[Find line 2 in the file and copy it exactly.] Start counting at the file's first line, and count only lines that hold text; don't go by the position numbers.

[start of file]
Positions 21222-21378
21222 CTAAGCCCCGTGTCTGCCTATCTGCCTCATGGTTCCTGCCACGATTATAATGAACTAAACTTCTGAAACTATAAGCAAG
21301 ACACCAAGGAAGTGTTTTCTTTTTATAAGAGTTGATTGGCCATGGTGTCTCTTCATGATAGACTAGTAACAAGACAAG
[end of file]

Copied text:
21222 CTAAGCCCCGTGTCTGCCTATCTGCCTCATGGTTCCTGCCACGATTATAATGAACTAAACTTCTGAAACTATAAGCAAG